Georgia cave dwellings from the Iron Age.
Georgia’s cave towns are rightly famous. There are very few real cave dwellings in this world. One is located in Basilicata in southern Italy and another in northern Sudan in almost desert landscape, but on UNESCO’s exclusive shortlist of conservation and worthwhile culture and nature heritage, we also find Georgia’s most famous cave dwelling: The world-famous cave town of Uplistsikhe, ‘the fortress of the Lord ‘is the most important of them all in the country. Dating back to the Iron Age, the city overlooks the Mtkvari River. It is painstakingly carved out in sandstone cliffs and is no less than 8 acres and has survived erosion, age, war earthquakes, and man’s often inappropriate intervention.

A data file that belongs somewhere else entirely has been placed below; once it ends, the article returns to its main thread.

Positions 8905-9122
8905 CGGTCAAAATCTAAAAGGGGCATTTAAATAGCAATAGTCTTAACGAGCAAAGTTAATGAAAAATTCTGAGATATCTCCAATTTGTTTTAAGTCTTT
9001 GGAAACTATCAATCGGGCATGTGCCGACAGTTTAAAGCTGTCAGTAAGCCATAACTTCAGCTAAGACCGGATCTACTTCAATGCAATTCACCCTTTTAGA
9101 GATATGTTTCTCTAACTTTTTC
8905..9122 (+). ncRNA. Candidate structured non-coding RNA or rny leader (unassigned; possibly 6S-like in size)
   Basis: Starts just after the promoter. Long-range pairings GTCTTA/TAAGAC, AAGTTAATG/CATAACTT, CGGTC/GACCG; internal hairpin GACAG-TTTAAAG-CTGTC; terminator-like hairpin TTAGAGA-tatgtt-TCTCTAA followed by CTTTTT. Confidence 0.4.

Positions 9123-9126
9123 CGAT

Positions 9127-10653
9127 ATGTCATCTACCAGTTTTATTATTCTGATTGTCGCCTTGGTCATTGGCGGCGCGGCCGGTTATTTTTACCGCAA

The city is a mixture of pre-Christian and Christian building styles and has played an important role in Georgia’s history: a well-protected place of war against Muslims in the 8th-9th century and later deeply implicated in the Mongolian’s many attacks of the 14th century and then abandoned.
One of many places to visit, others are the David Gareji 6th century monastery with amazing frescoes, that is, the kind of frescoes that are made directly into a wall or ceiling’s limestone plaster and very durable.